Moreover, Gonzalo said that there will be college-based consultation sessions in the future, so that resolutions that are specific to the needs of every college will be made. This includes adjustments to the course guides and the subjects that students are advised to take under remote learning.

“It is important to hear concerns of the students by college, gather concerns per college so that the resolutions are specific to the needs of every college,” said Gonzalo.

Maranan called on the admin to hold themselves accountable and to have compassion for the students.

“I hope UP will be accountable, otherwise this will be a circus of events. At the end of the day, I know we all want to have quality and accessible education. I’m also speaking for our faculty; even they have limited resources. Sana sa dulo manaig sa atin ang pag-intindi at compassion sa ating mga estudyante.” Maranan said.

Angelo Aurigue of USC also called on the admin to mass approve all appeals for MRR and readmission. In addition to the adverse effects of the lockdown on the students’ mental health, he also brought up the violence experienced by the community in the form of death threats and red tagging, and the lack of action from the admin.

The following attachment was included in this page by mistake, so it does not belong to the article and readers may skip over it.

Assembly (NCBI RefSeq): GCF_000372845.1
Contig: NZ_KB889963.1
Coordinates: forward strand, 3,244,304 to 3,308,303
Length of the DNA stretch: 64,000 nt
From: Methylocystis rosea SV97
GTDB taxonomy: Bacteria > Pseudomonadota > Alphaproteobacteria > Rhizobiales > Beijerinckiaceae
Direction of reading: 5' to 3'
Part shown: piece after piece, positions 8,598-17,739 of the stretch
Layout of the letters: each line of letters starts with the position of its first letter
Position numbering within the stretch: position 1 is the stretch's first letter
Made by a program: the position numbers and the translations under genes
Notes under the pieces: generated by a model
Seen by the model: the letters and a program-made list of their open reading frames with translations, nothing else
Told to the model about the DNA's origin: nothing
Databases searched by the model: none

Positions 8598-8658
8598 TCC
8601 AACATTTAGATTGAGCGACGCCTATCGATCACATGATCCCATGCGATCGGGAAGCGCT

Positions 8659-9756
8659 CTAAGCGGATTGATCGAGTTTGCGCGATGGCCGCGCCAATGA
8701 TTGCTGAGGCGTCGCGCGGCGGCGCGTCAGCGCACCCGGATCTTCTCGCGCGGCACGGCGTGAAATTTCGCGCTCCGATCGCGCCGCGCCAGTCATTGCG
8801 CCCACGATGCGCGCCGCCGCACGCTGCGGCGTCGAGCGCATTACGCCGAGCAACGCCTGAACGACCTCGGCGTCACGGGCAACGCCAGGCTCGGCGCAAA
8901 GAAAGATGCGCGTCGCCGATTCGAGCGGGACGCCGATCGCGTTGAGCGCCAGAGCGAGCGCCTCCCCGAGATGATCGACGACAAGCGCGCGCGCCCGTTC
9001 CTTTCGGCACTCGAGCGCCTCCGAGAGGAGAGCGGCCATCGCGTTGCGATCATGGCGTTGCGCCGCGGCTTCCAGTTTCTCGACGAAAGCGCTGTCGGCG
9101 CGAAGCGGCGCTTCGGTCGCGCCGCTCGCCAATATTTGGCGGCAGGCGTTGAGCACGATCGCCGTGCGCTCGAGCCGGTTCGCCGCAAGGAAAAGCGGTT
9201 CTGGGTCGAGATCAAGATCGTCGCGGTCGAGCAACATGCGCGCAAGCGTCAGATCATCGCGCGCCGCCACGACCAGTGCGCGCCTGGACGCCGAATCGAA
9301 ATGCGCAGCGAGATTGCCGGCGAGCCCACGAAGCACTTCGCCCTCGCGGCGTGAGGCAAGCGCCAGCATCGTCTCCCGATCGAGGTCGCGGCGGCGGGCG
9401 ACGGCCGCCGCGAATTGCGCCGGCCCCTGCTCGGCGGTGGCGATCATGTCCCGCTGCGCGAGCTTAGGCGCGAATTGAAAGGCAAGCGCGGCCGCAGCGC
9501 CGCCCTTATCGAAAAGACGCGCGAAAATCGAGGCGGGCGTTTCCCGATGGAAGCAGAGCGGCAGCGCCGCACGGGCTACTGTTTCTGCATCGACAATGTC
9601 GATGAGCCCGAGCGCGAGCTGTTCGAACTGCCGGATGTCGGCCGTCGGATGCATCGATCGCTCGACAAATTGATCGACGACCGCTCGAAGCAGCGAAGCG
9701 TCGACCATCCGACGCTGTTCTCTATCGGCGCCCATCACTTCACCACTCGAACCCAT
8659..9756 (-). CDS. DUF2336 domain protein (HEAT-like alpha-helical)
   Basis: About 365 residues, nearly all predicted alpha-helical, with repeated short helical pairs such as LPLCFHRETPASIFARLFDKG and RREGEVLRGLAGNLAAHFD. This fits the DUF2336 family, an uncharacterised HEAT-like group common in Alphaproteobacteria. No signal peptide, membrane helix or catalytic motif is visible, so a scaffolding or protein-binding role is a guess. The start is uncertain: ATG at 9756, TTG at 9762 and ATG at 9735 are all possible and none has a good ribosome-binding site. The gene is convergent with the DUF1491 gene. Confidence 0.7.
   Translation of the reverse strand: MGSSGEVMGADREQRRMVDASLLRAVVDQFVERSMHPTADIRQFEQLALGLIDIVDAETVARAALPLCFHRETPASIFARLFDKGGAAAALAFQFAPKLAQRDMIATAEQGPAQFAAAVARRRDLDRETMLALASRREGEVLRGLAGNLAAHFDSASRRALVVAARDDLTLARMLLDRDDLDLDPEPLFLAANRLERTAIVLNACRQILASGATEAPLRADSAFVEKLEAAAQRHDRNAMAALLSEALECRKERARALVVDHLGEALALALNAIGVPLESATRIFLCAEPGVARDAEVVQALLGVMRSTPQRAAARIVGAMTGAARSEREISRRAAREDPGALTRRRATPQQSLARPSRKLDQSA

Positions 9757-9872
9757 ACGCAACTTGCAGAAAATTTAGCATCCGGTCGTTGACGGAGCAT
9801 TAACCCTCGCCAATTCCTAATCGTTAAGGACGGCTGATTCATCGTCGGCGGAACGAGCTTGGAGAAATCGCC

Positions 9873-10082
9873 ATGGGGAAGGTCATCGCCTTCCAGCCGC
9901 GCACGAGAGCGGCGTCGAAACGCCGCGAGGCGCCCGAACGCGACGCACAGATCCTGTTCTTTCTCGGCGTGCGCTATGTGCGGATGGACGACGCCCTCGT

On the needs of the students and faculty

Gonzalo elaborated on the issues that could plague students, including mental health and socioeconomic factors. He also discussed how an increasing digital divide could hinder learners from attaining an ideal form of education, adding that self-paced learning can be monotonous and could lead to incomplete requirements.

According to Gonzalo, in addition to awards and scholarships, which would be modified to cater the needs of the students. 
The first is the Learning Assistance Grants, where students would be helped by the university to gain access to gadgets in stable Internet connection. The second is the Peer Learning Groups and Networks, where students would be involved in peer tutoring through remote learning. The third, the Student Wellness System and Services, would cater to mental health needs. The last, Student Helpdesk and Guidance, would be for students in need of psychological and legal assistance.

Funds for learning devices and subsidies for faculty to purchase gadgets would also be made available, and other platforms would also be sought for students and faculty members to use. One of which is OpenAthens, which has been used by UP Open University before.

Gonzalo explained the admin’s implementation plan, wherein in June 2020, all proposals would be assessed and evaluated. In the following month, there would be the designing and the implementation of the systems, with the consultations of IT experts. [P]

7 comments on “‘Not aligned with student concerns’: UPLB admin to push remote learning in September